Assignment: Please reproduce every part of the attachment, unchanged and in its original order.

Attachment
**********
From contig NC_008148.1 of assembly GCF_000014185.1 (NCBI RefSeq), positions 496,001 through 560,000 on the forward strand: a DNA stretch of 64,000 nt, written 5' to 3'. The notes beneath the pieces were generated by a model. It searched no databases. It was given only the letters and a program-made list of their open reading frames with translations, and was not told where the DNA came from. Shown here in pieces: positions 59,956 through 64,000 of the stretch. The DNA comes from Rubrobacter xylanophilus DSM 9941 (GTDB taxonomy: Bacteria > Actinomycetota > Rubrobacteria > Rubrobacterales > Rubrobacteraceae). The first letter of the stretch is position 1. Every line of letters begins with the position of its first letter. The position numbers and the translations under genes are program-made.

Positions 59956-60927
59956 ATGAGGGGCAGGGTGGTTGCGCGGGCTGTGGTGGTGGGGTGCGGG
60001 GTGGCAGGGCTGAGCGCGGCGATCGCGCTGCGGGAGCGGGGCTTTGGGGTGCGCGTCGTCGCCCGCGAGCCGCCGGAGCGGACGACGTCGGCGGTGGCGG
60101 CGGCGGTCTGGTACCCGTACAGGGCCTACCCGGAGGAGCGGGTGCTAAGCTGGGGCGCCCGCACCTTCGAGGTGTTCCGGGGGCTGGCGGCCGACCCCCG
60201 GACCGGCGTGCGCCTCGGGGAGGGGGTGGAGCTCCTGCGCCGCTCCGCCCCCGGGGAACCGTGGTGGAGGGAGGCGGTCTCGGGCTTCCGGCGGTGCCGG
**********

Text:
From contig NC_008148.1 of assembly GCF_000014185.1 (NCBI RefSeq), positions 496,001 through 560,000 on the forward strand: a DNA stretch of 64,000 nt, written 5' to 3'. The notes beneath the pieces were generated by a model. It searched no databases. It was given only the letters and a program-made list of their open reading frames with translations, and was not told where the DNA came from. Shown here in pieces: positions 59,956 through 64,000 of the stretch. The DNA comes from Rubrobacter xylanophilus DSM 9941 (GTDB taxonomy: Bacteria > Actinomycetota > Rubrobacteria > Rubrobacterales > Rubrobacteraceae). The first letter of the stretch is position 1. Every line of letters begins with the position of its first letter. The position numbers and the translations under genes are program-made.

Positions 59956-60927
59956 ATGAGGGGCAGGGTGGTTGCGCGGGCTGTGGTGGTGGGGTGCGGG
60001 GTGGCAGGGCTGAGCGCGGCGATCGCGCTGCGGGAGCGGGGCTTTGGGGTGCGCGTCGTCGCCCGCGAGCCGCCGGAGCGGACGACGTCGGCGGTGGCGG
60101 CGGCGGTCTGGTACCCGTACAGGGCCTACCCGGAGGAGCGGGTGCTAAGCTGGGGCGCCCGCACCTTCGAGGTGTTCCGGGGGCTGGCGGCCGACCCCCG
60201 GACCGGCGTGCGCCTCGGGGAGGGGGTGGAGCTCCTGCGCCGCTCCGCCCCCGGGGAACCGTGGTGGAGGGAGGCGGTCTCGGGCTTCCGGCGGTGCCGG